But a relatively small number of students at these urban arts high schools are low-income. According to a review of data from U.S. News & World Report, these schools have significantly fewer percentages of low-income students than do the traditional public schools in their respective city. That suggests that other phenomena, on top of the other “practicality” and “personal development” factors Kinzie highlighted, are at play.
For teenagers who attend intensive performing-arts schools, the promise of the “full college experience” is often even more seductive than it is for traditional high-schoolers. Because of the narrow focus at arts high schools like LACHSA and Booker T. Washington, students often miss out on a lot of opportunities they might find at more standard public schools: Sports teams, big games, party culture, and many other high school touchstones are typically absent from these institutions. To compensate for the lack of those experiences, students may seek them out in college.
Princess Broussard, a college counselor at LACHSA, estimated that one in four students in each of the school’s graduating classes says they’re looking for that sort of environment; Abby McKelvey, a college counselor at Baltimore School for the Arts, said the number there was about one in 10. Personally, I don’t even like sports, but a school with a football team was just about nonnegotiable for me.
“I've met a ton of students over the years who [lived] close enough that they could commute to campus … but they wanted to come on campus to have what in their mind is that full college experience,” said Jamie Workman, an assistant professor at Valdosta State University who studies the role of choice in education. “They wanted to live in the residence halls. They wanted to get involved with student organizations or join a fraternity or a sorority. They wanted to go to those Friday night parties and all the crazy things that college students do. I definitely think there is a concept in a lot of students’ heads of what going to college means.”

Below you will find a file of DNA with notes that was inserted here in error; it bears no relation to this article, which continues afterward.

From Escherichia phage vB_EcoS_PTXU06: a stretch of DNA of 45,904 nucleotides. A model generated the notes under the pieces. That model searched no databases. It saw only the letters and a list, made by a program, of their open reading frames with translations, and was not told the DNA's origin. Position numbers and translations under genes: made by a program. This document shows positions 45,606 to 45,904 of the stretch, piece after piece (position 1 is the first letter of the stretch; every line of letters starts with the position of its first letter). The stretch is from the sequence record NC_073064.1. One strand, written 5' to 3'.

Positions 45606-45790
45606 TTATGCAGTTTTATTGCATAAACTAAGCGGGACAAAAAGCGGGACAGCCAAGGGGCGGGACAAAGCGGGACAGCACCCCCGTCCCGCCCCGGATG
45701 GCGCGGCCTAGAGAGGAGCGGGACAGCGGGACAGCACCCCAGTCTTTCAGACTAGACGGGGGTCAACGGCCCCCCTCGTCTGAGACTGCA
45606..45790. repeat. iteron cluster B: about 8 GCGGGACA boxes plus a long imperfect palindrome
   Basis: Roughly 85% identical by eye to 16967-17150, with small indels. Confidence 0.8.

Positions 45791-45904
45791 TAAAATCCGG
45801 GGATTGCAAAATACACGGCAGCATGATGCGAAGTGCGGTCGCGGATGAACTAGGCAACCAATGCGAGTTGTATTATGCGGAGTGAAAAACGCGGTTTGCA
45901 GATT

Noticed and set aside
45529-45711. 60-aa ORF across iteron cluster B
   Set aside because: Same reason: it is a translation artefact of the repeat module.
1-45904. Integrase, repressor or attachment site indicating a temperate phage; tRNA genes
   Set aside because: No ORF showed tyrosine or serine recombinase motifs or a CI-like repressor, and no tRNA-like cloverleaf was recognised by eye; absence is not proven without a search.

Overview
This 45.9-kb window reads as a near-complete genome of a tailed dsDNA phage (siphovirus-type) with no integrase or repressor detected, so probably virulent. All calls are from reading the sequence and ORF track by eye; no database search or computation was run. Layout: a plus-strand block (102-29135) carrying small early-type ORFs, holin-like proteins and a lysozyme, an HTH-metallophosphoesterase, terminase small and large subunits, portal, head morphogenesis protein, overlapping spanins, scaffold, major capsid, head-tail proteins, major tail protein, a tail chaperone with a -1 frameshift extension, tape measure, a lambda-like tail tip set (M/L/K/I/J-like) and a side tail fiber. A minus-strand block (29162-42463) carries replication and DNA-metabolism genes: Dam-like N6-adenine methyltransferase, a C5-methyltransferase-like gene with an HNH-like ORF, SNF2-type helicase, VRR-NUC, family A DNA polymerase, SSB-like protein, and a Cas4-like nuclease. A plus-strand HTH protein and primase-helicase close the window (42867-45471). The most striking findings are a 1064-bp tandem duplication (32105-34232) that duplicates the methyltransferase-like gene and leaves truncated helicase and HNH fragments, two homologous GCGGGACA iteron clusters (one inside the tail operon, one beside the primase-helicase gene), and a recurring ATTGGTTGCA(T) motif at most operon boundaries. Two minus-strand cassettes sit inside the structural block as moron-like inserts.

Movies, marketing materials, and the like convey college as providing an unlimited number of options for students, and this prospect can be especially appealing to teens whose intensive high-school education has the unintended side effect of feeling slightly suppressive. There really isn’t that much time for other activities when one’s would-be extracurricular at any other school becomes an all-consuming pseudo-major.
Of course, arts-high-school students can still study the arts at a large public institution in, say, the University of California system (almost 20 percent of LACHSA’s 2015 graduating class chose a UC school, according to Broussard)—but they can also choose to study anthropology or history or biology. Elpus’s research has found that arts students pursue STEM majors in college at the same rates as students without any arts-education background. His findings weren’t specific to performing arts-based high schools, but they show that, in general, students aren’t disadvantaged when they elect to take the arts as opposed to another science or math class.